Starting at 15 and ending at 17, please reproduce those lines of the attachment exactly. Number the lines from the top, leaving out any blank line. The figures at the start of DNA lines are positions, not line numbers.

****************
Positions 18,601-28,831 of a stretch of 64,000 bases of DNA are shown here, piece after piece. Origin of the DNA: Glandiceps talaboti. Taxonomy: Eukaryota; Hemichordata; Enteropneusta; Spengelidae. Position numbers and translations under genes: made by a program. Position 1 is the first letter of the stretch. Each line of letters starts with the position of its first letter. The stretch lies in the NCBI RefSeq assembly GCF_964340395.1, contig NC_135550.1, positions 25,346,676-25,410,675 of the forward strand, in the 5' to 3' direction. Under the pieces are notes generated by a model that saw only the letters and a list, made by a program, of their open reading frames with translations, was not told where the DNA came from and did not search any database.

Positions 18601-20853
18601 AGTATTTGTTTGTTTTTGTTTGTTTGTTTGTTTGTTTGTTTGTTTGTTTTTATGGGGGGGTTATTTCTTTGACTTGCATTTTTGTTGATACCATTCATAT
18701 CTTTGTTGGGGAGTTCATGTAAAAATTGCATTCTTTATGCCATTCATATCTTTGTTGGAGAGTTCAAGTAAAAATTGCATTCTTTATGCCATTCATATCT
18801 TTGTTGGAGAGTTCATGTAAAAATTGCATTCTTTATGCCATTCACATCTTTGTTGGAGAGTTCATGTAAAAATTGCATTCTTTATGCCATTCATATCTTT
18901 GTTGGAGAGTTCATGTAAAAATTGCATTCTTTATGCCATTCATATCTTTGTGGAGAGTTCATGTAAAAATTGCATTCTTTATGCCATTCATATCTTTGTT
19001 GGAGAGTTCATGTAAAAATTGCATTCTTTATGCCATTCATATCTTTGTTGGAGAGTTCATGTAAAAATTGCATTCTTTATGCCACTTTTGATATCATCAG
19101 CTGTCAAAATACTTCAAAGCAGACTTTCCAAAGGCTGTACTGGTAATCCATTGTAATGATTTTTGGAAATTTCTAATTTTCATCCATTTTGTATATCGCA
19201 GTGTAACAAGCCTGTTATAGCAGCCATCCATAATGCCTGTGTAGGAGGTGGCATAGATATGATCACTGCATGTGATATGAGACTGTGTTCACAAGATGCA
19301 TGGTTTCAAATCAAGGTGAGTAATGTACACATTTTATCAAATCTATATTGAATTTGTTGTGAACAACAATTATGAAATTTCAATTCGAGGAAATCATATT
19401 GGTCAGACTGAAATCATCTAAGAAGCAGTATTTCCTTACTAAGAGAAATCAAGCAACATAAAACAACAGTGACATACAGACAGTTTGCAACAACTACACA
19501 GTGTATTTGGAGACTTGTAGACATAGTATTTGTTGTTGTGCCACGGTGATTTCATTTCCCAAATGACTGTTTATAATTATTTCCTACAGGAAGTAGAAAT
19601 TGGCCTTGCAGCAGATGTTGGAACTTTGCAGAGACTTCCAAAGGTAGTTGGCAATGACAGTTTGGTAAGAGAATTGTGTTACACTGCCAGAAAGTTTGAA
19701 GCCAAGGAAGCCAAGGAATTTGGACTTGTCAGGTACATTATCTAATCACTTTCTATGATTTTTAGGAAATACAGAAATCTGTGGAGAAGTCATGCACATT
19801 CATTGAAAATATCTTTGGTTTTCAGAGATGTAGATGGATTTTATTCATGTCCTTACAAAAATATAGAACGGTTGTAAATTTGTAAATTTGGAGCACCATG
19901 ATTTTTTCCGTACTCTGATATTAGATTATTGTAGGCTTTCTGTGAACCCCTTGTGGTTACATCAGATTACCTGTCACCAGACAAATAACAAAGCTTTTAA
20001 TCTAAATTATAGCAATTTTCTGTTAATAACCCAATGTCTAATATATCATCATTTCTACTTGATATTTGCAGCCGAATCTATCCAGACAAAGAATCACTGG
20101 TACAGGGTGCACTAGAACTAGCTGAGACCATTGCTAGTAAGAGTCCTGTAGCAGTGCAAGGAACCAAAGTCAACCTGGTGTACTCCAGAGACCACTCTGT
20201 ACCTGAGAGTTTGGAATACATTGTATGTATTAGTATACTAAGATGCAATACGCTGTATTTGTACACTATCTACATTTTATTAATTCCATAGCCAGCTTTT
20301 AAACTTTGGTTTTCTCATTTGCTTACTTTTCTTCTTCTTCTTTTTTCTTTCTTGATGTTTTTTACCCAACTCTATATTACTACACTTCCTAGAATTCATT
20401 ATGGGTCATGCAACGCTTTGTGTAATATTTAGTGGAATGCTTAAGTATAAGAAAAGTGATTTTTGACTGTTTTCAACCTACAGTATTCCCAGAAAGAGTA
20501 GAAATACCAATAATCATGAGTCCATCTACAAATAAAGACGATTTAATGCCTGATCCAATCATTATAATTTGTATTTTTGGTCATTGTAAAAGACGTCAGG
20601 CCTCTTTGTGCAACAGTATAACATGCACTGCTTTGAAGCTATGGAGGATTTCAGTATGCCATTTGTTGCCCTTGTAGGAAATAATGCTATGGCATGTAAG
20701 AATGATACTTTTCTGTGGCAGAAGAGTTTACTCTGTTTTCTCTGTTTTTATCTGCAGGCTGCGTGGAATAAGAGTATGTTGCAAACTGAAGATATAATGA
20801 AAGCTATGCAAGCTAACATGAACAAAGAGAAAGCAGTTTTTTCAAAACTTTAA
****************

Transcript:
19801 CATTGAAAATATCTTTGGTTTTCAGAGATGTAGATGGATTTTATTCATGTCCTTACAAAAATATAGAACGGTTGTAAATTTGTAAATTTGGAGCACCATG
19901 ATTTTTTCCGTACTCTGATATTAGATTATTGTAGGCTTTCTGTGAACCCCTTGTGGTTACATCAGATTACCTGTCACCAGACAAATAACAAAGCTTTTAA
20001 TCTAAATTATAGCAATTTTCTGTTAATAACCCAATGTCTAATATATCATCATTTCTACTTGATATTTGCAGCCGAATCTATCCAGACAAAGAATCACTGG